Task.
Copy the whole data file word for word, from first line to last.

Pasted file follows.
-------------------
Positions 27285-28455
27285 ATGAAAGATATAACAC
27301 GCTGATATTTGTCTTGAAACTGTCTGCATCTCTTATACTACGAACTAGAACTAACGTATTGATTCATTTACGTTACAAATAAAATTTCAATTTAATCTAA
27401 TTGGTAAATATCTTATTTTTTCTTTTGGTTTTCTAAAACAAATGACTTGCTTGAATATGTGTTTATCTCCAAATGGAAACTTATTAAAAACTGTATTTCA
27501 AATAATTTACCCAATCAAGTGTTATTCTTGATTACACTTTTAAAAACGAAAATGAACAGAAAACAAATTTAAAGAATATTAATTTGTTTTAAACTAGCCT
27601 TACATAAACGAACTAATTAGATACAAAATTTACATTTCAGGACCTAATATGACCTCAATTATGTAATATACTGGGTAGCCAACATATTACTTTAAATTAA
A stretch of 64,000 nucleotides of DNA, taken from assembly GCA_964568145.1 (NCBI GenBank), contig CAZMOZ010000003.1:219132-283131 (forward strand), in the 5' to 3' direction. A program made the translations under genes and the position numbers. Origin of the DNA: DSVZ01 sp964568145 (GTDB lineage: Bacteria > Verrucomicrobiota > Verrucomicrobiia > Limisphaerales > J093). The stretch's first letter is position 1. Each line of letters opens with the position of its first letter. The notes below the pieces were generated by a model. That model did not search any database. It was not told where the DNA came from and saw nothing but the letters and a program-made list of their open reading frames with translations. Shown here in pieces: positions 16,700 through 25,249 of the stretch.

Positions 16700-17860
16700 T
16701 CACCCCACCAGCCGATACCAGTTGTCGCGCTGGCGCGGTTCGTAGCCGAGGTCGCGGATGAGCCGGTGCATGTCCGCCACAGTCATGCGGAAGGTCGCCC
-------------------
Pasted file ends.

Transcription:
Positions 27285-28455
27285 ATGAAAGATATAACAC
27301 GCTGATATTTGTCTTGAAACTGTCTGCATCTCTTATACTACGAACTAGAACTAACGTATTGATTCATTTACGTTACAAATAAAATTTCAATTTAATCTAA
27401 TTGGTAAATATCTTATTTTTTCTTTTGGTTTTCTAAAACAAATGACTTGCTTGAATATGTGTTTATCTCCAAATGGAAACTTATTAAAAACTGTATTTCA
27501 AATAATTTACCCAATCAAGTGTTATTCTTGATTACACTTTTAAAAACGAAAATGAACAGAAAACAAATTTAAAGAATATTAATTTGTTTTAAACTAGCCT
27601 TACATAAACGAACTAATTAGATACAAAATTTACATTTCAGGACCTAATATGACCTCAATTATGTAATATACTGGGTAGCCAACATATTACTTTAAATTAA
A stretch of 64,000 nucleotides of DNA, taken from assembly GCA_964568145.1 (NCBI GenBank), contig CAZMOZ010000003.1:219132-283131 (forward strand), in the 5' to 3' direction. A program made the translations under genes and the position numbers. Origin of the DNA: DSVZ01 sp964568145 (GTDB lineage: Bacteria > Verrucomicrobiota > Verrucomicrobiia > Limisphaerales > J093). The stretch's first letter is position 1. Each line of letters opens with the position of its first letter. The notes below the pieces were generated by a model. That model did not search any database. It was not told where the DNA came from and saw nothing but the letters and a program-made list of their open reading frames with translations. Shown here in pieces: positions 16,700 through 25,249 of the stretch.

Positions 16700-17860
16700 T
16701 CACCCCACCAGCCGATACCAGTTGTCGCGCTGGCGCGGTTCGTAGCCGAGGTCGCGGATGAGCCGGTGCATGTCCGCCACAGTCATGCGGAAGGTCGCCC